Henry said that “Individuals and businesses need to take personal responsibility in following the recommended best practices in slowing the spread of COVID-19.”
He encouraged the public to practice social distancing and use face masks, but noted that the health regulations businesses implement should not be taken because of government threats of a fine.
“If you find that a business doesn’t appear to have taken steps that have been recommended in Governor Abbott’s reopening plan, then don’t reward them by doing business with them. It’s that simple,” said Henry.
Henry said that it is an individual’s responsibility to “take necessary precautions and not put yourself in a situation where you have an increased risk of infection.”
He noted that nearly all businesses are still making use of tools, such as curbside pickup, to help customers take extra precautions in avoiding the spread of the virus.
For the county to help slow the spread of the coronavirus, Henry said that he had “authorized a transfer of additional funding to the health district to expand staffing for more nurses and epidemiologists.”
“The increased staffing will assist in meeting the demand from boosting our testing and help identify positive cases so we can isolate them from spreading the virus further within our community,” said Henry.
Having tested a little over a tenth of the entire population of the county, the Galveston County Health District reported 1,968 total cases on Monday with 1,247 active cases. 34 patients are hospitalized and the remaining 1,213 people are self-quarantined.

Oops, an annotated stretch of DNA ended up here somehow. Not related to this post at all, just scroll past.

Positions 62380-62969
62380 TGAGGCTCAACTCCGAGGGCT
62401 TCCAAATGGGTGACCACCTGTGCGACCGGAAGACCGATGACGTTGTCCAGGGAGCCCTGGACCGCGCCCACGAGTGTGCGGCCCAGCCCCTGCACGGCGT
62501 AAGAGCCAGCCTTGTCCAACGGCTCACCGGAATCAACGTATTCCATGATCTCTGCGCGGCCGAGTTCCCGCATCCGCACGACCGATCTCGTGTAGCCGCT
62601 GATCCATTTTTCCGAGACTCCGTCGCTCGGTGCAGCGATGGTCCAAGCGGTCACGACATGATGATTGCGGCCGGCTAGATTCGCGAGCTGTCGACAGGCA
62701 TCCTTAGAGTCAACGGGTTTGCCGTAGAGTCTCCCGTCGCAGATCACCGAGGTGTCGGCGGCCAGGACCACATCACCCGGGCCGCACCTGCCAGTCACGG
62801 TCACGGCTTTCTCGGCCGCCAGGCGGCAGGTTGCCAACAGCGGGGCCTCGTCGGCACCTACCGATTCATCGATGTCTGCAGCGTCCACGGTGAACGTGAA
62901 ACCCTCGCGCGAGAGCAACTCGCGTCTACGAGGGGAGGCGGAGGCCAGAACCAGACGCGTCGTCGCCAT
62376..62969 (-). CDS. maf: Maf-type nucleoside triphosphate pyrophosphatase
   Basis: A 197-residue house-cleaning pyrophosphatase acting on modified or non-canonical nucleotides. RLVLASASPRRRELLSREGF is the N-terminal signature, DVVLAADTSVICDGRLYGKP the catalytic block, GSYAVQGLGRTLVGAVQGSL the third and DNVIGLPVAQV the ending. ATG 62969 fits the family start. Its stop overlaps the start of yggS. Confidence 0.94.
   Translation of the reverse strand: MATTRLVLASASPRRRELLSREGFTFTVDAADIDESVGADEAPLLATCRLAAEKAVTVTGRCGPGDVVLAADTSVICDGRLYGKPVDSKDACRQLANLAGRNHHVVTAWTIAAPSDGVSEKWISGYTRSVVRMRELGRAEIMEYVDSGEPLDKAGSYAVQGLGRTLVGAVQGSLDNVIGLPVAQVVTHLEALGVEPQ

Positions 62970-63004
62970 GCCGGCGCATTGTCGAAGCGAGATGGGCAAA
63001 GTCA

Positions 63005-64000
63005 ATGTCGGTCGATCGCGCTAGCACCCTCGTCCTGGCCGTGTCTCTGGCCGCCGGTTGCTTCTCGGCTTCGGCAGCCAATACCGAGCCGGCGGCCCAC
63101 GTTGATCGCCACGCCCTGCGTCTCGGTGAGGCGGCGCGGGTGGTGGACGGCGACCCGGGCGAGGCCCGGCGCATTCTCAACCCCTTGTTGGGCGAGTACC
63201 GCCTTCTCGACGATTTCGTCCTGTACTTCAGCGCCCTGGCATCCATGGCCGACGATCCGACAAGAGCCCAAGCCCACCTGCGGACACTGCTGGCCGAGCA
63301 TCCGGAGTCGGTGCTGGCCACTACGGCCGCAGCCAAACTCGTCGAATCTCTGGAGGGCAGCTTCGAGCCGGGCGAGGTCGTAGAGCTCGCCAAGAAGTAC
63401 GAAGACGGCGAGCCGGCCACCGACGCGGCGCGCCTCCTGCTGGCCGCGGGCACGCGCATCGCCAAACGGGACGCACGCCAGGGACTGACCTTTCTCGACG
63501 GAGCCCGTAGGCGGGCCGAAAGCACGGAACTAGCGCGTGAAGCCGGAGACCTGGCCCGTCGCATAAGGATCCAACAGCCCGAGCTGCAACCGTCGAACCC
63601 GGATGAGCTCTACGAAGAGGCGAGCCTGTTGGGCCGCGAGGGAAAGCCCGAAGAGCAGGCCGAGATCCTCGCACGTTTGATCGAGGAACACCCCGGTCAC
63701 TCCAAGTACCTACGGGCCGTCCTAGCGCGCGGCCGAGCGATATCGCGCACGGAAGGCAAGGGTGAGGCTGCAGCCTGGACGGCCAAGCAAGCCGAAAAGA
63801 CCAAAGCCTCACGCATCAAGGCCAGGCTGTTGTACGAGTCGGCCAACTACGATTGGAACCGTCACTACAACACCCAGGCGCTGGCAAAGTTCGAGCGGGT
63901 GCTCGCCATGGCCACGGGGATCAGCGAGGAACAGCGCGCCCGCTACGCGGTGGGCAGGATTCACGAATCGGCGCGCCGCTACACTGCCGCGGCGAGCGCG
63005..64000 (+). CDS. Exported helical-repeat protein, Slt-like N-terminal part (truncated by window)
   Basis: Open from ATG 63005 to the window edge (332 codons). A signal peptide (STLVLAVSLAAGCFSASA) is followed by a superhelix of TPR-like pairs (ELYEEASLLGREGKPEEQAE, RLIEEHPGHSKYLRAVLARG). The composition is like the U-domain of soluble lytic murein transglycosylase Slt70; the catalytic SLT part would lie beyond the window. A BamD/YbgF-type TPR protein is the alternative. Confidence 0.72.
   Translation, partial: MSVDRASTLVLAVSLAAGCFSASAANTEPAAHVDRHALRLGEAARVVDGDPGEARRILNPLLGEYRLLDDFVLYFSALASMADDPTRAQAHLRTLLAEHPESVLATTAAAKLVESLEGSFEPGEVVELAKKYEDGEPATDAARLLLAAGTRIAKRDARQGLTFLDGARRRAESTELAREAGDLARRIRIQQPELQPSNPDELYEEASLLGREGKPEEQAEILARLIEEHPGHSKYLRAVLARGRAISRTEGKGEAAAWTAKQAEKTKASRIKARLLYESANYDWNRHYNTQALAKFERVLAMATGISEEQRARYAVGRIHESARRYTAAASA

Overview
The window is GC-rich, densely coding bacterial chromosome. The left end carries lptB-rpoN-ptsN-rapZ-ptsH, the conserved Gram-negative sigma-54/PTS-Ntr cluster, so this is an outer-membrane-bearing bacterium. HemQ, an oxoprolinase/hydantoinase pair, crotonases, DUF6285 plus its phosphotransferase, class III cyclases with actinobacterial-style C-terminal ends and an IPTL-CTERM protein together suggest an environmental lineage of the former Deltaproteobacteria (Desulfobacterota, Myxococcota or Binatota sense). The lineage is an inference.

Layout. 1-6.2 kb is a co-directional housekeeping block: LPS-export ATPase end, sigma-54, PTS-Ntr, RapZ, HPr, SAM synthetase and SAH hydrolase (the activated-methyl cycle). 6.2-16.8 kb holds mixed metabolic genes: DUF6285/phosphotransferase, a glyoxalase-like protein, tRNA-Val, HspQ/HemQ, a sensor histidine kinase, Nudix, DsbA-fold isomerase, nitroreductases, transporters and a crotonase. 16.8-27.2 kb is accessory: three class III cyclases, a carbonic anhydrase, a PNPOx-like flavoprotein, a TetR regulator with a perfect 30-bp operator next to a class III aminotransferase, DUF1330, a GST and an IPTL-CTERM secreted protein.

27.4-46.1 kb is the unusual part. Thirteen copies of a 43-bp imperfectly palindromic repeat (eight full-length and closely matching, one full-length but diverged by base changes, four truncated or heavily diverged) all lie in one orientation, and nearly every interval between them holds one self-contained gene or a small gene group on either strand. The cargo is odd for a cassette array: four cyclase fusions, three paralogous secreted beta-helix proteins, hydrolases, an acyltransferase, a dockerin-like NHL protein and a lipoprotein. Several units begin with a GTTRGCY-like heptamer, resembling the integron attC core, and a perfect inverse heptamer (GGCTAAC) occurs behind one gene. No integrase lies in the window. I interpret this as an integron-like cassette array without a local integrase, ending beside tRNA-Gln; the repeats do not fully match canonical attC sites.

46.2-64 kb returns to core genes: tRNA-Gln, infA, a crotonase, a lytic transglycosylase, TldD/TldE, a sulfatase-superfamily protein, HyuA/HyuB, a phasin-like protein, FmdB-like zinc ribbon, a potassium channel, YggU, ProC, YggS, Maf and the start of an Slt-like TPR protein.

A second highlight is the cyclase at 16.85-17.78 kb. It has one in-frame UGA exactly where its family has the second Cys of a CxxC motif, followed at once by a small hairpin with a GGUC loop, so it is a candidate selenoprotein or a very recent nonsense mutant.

Of the 40 deaths in the county, 33 are from long term care facilities.
Although Henry is not issuing a county-wide face mask mandate, the City of Galveston is.
Galveston Mayor Jim Yarbrough signed an order that went into effect on Tuesday, requiring businesses to implement a health and safety plan that requires most customers and employees to wear face masks.
Businesses have five days to comply with the order, after which they may be fined $1,000 per incident.
The order is currently effective until June 30, but may be extended at a city council meeting on Thursday.
Disclosure: Unlike almost every other media outlet, The Texan is not beholden to any special interests, does not apply for any type of state or federal funding, and relies exclusively on its readers for financial support. If you’d like to become one of the people we’re financially accountable to, click here to subscribe.
Daniel Friend is a reporter for The Texan. He participated in a Great Books program at Azusa Pacific University and graduated in 2019 with a degree in Political Science. He has studied C.S. Lewis’s science fiction trilogy and in his spare time you might find him writing his own novel partly inspired by the series.